Retailers Must Accept Cash Under Proposed Bill


Finally, some good news for ATM operators. The U.S. Senate has introduced a new bill that would require most retail businesses to accept cash. The bill, S.4145, which is sponsored by Sen. Kevin Cramer (R-ND) and Sen. Robert Menendez(D-NJ) continues strong bipartisan support for the measure that began in the U.S. House of Representatives with 43 co-sponsors from both side of the aisle for H.R.2650. Both Cramer and Menendez are on the powerful Senate Banking Committee.

Dollar bill - Adobe Stock image

S.4145 largely follows similar measures that prohibit the denial of cash that have recently been passed in New Jersey, Philadelphia, New York City and San Francisco. If signed into law, the bill would supersede local and state statutes and make cash acceptance a national policy.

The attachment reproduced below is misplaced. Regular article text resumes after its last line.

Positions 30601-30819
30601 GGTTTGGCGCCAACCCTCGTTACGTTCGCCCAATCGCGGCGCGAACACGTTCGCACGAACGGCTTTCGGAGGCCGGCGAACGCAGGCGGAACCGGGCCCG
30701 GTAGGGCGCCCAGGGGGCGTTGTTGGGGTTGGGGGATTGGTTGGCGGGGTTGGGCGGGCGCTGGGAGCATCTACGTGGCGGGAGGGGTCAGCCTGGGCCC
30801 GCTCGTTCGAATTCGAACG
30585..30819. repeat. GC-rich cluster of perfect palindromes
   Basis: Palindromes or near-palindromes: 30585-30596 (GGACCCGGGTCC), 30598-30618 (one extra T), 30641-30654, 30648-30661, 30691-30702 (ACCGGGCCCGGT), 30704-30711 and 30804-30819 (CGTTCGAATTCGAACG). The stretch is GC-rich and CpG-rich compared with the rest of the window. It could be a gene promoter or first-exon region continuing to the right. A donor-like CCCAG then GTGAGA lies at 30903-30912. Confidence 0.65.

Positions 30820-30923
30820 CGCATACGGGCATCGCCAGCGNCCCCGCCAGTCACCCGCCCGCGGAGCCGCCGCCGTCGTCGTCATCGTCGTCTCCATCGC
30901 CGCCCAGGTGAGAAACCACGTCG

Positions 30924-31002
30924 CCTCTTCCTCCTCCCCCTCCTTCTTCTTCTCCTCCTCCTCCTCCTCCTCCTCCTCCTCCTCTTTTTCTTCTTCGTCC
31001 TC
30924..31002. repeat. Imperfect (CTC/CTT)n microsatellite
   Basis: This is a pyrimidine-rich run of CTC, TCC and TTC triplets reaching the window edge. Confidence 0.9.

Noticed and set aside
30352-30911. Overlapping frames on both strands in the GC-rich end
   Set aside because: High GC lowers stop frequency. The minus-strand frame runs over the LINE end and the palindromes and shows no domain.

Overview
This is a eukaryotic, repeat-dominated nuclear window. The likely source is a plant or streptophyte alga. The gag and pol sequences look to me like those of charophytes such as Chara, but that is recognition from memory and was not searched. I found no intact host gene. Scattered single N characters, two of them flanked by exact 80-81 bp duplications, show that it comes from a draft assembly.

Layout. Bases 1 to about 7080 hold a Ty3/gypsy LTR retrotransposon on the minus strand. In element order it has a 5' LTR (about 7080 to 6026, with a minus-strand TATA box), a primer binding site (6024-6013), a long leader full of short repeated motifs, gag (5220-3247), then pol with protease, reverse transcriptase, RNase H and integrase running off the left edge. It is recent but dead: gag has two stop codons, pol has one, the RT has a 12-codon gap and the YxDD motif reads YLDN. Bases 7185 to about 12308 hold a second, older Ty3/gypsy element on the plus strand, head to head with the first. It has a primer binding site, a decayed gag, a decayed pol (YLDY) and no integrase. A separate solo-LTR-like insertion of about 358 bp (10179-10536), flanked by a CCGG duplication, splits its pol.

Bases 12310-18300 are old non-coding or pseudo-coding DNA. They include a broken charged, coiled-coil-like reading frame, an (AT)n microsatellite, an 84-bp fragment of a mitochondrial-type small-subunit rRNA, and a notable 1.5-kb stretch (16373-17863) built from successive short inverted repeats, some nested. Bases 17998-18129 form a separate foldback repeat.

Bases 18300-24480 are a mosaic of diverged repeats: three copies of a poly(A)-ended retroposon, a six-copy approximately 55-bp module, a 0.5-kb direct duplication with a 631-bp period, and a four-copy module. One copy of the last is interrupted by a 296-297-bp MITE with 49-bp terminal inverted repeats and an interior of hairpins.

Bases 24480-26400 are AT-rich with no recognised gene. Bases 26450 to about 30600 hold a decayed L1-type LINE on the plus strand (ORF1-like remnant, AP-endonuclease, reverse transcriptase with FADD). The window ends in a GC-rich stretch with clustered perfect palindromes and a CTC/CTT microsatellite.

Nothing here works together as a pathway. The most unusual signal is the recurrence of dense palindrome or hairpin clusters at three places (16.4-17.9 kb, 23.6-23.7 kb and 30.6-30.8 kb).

As sponsors of the bill and similar local measures have pointed out, roughly 20% of U.S. households have limited or no access to checking or savings accounts. While an estimated 6% of the population are entirely “unbanked.” That number, experts fear, will rise as the full economic impact of the COVID-19 crisis continues to emerge over the coming months and years.

Those businesses that refuse to accept cash, post signs stating that cash will not be accepted, or charge a high price for cash transactions will face fines of up to $2,500 for the first violation and $5,000 for the second. “While I fully understand that businesses have expanded their contactless payment options during the pandemic, refusing cash discriminates against certain populations and denies people equal access to the same goods or services,” Menendez said in a statement.

Initially spearheaded by the National ATM Council (NAC), the effort has since gained support from the recently organized Consumer Choice in Payment Coalition (CCPC), which includes NAC and AMOA as well as other stakeholders in the ATM and cash handling industries. Learn more at


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